There are no laws to protect children from online sexual violence however the Criminal Offences Act [Cap 18] inserted section 115A on child pornography in 2003 which makes it an offence to publish, produce or possess child pornography. The Pornography Control Act 2002, similar to section 115A of the Criminal Offences Act, the pornographic material which this Act is intended to prohibit includes material that is displayed in print, audio, visual electronic or other similar medium.
The Computer Crimes Act 2003 sets out Royal Tonga Police as the lead law enforcement authority with procedural powers that may be used to investigate, detect and prosecute computer crimes. The Royal Tonga Police established the Transnational Crime Unit (TCU) in 2003 that became the Serious Organized Transnational Crime Unit (SOTCU) in 2010. It is currently responsible for transnational crimes including cybercrimes.
The Royal Tonga Police currently has no digital forensics capability and sometimes calls upon the resources of the Australian Federal Police or the New Zealand Police to assist in investigations.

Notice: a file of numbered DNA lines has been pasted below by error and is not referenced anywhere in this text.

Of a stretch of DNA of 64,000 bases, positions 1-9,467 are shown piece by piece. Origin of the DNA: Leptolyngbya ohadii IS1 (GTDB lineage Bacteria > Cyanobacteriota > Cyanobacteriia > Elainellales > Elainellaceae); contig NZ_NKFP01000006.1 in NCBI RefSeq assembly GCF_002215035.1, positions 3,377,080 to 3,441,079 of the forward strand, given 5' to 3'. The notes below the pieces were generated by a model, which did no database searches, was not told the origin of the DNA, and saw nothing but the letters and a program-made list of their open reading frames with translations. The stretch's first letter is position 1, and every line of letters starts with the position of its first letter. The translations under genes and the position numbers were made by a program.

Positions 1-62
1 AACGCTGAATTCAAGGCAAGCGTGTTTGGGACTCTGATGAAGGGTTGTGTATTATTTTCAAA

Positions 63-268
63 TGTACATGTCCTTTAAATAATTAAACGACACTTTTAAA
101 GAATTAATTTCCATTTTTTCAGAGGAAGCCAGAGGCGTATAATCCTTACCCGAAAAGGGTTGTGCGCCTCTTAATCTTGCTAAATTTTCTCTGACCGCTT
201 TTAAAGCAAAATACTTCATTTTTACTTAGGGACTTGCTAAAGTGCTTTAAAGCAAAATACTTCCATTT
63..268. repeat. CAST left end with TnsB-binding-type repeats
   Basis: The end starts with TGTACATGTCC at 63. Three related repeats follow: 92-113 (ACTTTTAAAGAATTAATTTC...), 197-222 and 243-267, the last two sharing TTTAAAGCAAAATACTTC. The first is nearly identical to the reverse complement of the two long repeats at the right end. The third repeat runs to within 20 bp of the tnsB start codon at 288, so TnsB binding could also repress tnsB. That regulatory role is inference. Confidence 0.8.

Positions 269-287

The Attorney General’s Office (AG), which handles prosecutions does not have a specialised unit for cybercrime or electronic evidence cases. The role of the prosecutor includes advising the police during investigations to ensure that correct procedures are followed and that investigative activity complies with legislation.
There are only currently two judges that sit on the bench in the Supreme Court of Tonga. They are not specialised in the area of cybercrime however they have tried a number cases involving electronic evidence.
The Financial Intelligence Unit at the Central Bank receives information from the Asia Pacific Money Laundering Group and they deal with the Suspicious Transaction reports, which they hand to the police (SOTCU) for investigations.